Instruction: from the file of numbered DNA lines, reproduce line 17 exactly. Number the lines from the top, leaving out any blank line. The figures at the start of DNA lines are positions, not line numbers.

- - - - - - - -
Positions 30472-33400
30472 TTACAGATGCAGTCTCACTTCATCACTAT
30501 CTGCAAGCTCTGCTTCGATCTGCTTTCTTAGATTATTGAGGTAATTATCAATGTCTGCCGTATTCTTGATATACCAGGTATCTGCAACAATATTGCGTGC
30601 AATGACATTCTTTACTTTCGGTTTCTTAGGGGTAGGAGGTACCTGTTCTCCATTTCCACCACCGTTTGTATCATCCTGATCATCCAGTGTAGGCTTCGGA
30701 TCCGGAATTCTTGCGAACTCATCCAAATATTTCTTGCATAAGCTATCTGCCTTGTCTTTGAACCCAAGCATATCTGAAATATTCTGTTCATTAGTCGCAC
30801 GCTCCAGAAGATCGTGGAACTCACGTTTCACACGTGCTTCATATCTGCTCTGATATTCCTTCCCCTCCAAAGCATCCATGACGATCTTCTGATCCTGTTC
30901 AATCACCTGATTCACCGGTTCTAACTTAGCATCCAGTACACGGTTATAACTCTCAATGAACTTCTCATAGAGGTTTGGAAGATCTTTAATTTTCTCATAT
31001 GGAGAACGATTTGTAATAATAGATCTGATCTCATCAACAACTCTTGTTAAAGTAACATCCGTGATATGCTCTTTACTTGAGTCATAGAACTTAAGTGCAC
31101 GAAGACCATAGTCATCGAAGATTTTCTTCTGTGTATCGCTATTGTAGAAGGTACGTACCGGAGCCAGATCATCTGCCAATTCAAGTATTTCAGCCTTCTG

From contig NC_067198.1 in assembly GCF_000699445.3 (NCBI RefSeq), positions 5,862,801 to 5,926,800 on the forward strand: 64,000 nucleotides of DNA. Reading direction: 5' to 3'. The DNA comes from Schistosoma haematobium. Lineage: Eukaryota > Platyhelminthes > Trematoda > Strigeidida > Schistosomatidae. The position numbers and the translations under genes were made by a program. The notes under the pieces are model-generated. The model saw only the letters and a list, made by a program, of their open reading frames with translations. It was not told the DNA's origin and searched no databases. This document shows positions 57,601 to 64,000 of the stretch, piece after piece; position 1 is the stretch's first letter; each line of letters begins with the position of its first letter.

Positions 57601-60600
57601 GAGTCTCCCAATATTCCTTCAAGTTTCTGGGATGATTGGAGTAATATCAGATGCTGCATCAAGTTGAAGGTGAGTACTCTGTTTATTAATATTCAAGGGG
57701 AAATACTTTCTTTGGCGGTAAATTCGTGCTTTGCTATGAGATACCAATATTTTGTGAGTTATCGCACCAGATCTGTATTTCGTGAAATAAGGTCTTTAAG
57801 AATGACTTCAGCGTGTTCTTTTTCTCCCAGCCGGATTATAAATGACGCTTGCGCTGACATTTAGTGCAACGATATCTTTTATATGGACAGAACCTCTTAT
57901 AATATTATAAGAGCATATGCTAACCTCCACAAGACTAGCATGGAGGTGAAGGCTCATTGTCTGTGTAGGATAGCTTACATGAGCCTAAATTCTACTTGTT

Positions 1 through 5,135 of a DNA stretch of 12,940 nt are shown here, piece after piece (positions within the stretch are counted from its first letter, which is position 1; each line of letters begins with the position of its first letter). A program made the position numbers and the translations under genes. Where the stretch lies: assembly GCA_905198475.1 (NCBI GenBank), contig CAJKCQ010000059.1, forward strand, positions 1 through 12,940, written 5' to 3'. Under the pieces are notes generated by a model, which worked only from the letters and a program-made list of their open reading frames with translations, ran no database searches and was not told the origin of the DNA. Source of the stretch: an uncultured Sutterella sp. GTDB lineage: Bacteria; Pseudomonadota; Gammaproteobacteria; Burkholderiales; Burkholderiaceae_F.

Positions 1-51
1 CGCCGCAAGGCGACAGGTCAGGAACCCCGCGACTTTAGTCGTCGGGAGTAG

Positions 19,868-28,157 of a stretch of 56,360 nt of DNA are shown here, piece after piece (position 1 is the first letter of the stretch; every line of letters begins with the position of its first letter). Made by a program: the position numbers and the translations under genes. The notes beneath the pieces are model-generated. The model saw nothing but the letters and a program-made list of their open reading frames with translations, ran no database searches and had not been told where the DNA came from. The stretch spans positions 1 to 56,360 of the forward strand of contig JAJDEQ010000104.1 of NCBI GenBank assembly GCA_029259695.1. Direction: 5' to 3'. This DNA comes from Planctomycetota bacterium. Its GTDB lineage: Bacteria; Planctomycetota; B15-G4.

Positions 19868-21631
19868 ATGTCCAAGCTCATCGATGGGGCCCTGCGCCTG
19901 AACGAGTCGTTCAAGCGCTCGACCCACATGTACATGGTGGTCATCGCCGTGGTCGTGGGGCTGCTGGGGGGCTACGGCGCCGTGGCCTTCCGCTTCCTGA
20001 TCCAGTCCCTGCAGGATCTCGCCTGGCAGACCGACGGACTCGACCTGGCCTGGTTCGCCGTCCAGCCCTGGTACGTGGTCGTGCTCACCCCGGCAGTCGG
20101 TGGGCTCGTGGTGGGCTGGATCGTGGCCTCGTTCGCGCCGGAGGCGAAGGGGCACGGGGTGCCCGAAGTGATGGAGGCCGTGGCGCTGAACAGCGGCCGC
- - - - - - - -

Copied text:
Positions 1-51